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Student accommodation types at Leicester University

There are many choices when it comes to picking your next student accommodation Leicester:

These generally depend on the place you’d like to reside in, the people you’d like to be living with (or with whom you do not want to) and the amount you’d like to spend.

It could be that you are thinking of moving into a house with a group of acquaintances, or have already decided you want some tranquility. No matter what you’re looking for, the right place will be there.

We’ve collected some pros and cons of the major kinds of student housing available:

Private Flats
House Shares
Halls of Residences
Resident Landlords.

Private Flats

For many, this is the holy grail of student living. A private apartment, where you can have all the freedom that comes with living in a space that is yours to yourself. No mess in the bathroom or kitchen (or perhaps that there is no mess to be found). Also, no one is going to disturb you at the end of the night to attend ‘band practice’ in the living room.

The drawbacks of this kind of home are that it’s pricey. A one-bedroom apartment could end up being quite expensive, especially in the bigger cities and the most sought-after areas! But a good deal can be found, especially if you are willing to sacrifice a little in terms of location.

They also are less social than living in a communal house. The reason is simple – having smaller numbers of people living in the home means that there’s fewer people planning nights out going to the cinema or cooking home meals. It’s not that a private flat equals no fun – but spur of the moment events are going to be less likely.

Pros: Privacy and independence Your own space No messy flatmates

Cons: More expensive, Less sociable

House Shares

By far the most popular option for students is a house share (or flat share). There are many primary reasons why this is. They’re usually a lower cost option than renting your own house. They split the cost of rent, bills and even food expenses. Most houses offer cheap and many will provide each occupant with their own space. Also, there is a higher feeling of independence and independence than you get with private halls.

As a result of this setup this arrangement, the house is shared. This is potentially great news in terms of socializing and lets you move in with friends. However, it will also mean more washing up, and plenty of hair that gets stuck in the shower hole. It’s a shared responsibility , too, which could be great, as long as everyone pulls their responsibility.

Pros: More social, less expensive than a private space, More freedom than halls, Ability to live with your friends

Cons: More people to organise Commonly, shared kitchens and bathrooms. It can be messier… very quickly

Resident Landlords

You may also have the option of residing with a landlord who is a resident. Effectively this means that you’ll be renting a space in the same house that the landlord also lives. In this case your landlord could also be your house mate. This could be an excellent alternative for you. Rent is generally in line with the amount you pay for a shared home. But the experience can be heavily affected by how well you work with your landlord.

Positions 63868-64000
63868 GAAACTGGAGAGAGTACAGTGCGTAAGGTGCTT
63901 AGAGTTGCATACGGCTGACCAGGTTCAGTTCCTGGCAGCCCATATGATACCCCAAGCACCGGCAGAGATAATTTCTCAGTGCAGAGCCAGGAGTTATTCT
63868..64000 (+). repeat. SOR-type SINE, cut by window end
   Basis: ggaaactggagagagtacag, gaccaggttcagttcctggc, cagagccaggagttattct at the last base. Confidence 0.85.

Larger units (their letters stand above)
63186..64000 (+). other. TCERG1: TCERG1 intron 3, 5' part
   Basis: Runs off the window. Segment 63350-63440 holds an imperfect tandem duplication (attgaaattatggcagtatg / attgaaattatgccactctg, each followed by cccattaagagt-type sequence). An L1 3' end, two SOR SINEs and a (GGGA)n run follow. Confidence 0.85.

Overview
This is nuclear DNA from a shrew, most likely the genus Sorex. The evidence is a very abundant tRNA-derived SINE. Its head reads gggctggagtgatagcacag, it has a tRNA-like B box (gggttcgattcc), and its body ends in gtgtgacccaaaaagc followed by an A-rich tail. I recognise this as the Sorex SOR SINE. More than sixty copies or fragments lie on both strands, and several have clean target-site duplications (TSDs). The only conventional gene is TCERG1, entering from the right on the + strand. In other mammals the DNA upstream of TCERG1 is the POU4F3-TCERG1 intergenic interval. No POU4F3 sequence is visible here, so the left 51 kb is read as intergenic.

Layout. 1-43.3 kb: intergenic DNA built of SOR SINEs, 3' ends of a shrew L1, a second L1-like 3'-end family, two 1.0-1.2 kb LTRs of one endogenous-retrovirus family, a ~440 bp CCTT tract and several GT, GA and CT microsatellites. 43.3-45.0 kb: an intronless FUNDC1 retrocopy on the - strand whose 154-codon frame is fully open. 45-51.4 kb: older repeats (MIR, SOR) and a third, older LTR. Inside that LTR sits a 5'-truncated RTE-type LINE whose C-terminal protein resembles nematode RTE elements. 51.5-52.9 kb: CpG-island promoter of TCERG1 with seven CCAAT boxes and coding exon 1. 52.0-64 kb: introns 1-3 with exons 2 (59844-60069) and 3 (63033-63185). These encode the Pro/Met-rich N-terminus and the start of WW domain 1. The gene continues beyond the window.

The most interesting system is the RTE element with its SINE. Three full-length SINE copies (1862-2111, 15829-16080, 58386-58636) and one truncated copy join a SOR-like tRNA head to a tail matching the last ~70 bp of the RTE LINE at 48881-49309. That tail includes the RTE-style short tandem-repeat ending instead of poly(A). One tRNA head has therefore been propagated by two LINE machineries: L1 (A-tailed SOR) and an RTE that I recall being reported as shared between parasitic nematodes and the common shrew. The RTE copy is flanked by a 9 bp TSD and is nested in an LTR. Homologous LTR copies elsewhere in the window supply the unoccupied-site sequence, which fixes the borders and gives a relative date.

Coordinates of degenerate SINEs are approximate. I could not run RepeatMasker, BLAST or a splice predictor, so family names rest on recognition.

It is unlikely that they are a university student themselves So they might not be the biggest supporter of you inviting your friends round late at night for example. However, on the other side to this you might prefer the idea of keeping your house a bit of a haven far from the crowds.

Advantages: Cheaper than renting a private apartment, Less chaotic than you share a room with other university students.

Cons: Less freedom, Will likely have to adhere to house rules

Residential Halls for Private Residences

In some universities, the majority of students start their university years in university halls of residence. These can vary in design and amenities based on the university in question. But, they’re usually an excellent mix of study, social activities and convenience. When the time arrives to leave university halls, a possible option would be to move into private halls of residences. In a lot of ways they are very similar to the halls you have at your university.

They have a community of students from the university living close together. Everyone has individual rooms and plenty of common space to work and hang out. In most cases, they provide ‘flats’ in the halls, where there is a private room however, you share a kitchen with other students. However, there are several advantages of opting for a private halls.

Private halls typically have bathrooms with en suites, higher quality communal areas, they may also have an exercise room, concierge service, or even a cafe. They are higher than the typical house share , but they usually include all your bills when you cost of rent. Private halls are usually located in prime locations too and are a huge benefit, especially in the larger cities. They’re an excellent option if you are seeking your own space and freedom and want the extra amenities as well as having neighbors who are like you.

Pros: High-end, Private rooms often with en-suite, Students living with their neighbors, well-maintained communal areas

Cons Costs: Higher than a shared home, More freedom than your own home

At the end of the day, the style of accommodation you choose to stay in will be largely dependent on your personal preferences. Always remember, it’s an excellent idea to take considered all alternatives. Find out what’s available in your area before you start thinking about what you’re looking for in the search for the perfect home.